Some information that is shared during peer review is shared confidentially,
that is, with the understanding that it will not be shared with anyone
else without permission. Confidentiality is generally required during:
- grant reviews,
- manuscript reviews, and
- personnel reviews.
During grant and manuscript reviews, confidentiality helps protect
ideas before they are funded or published. In personnel reviews, confidentiality
is important to protect personal privacy.
Peer reviewers have an obligation to preserve confidentiality during
the review process if they have been asked to do so. While this obligation
might seem obvious, it can be compromised in some seemingly harmless
and other more harmful ways. For example, although researchers sometimes
do, it is not acceptable to do any of the following without getting
- ask students or anyone else to conduct a review you were asked
- use an idea or information contained in a grant proposal or unpublished
manuscript before it becomes publicly available;
- discuss grant proposals or manuscripts you are reviewing with colleagues
in your department or at a professional meeting;
- retain a copy of the reviewed material (generally manuscripts and
grant proposals should be shredded or returned after the review is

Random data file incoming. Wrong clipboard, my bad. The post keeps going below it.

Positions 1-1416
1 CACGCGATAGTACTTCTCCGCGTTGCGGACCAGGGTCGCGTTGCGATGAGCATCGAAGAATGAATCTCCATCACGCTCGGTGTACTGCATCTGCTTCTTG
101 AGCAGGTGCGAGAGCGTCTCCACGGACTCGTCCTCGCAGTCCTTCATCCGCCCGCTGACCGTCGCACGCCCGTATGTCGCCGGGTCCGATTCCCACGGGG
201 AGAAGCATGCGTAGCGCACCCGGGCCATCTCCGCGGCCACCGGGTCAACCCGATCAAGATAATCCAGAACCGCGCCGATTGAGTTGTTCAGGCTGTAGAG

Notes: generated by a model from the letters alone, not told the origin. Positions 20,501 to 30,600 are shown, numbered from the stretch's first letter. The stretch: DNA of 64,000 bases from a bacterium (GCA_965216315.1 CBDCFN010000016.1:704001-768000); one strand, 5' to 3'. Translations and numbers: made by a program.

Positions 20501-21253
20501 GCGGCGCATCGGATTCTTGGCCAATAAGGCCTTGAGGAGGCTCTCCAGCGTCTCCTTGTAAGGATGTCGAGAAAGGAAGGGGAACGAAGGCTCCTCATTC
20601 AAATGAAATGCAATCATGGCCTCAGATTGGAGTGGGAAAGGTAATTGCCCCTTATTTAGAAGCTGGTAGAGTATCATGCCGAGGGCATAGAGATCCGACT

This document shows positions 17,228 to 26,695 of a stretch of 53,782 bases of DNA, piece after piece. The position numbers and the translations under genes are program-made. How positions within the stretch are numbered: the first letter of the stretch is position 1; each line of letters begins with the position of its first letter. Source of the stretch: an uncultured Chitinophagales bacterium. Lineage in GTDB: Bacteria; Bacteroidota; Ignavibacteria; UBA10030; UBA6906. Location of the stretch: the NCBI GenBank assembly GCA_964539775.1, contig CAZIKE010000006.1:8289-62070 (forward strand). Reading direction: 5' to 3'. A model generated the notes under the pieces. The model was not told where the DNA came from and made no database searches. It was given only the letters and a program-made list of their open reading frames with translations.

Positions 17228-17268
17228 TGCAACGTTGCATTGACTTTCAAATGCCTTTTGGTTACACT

- discuss personnel and hiring decisions with colleagues who are
not part of the review process.
There may be times when some added advice during a review may be helpful,
but reviewers should not seek this advice without getting permission.
It may also be tempting to use information in a grant application or
manuscript to speedup your own research, but until it has been made
public, confidential information is not available for use, even to reviewers.
If you are not comfortable protecting confidential information, then
do not agree to be a peer reviewer.
Researchers who are in a position to pass judgment on the work of
colleagues have significant power. They can hasten orslow that work;
credit or discredit it. They have the power to shape entire fields of
research and to influence public policy. If you have that power, make
sure you use it responsibly and with some compassion, knowing that what
you say and do directly affects the careers of other researchers.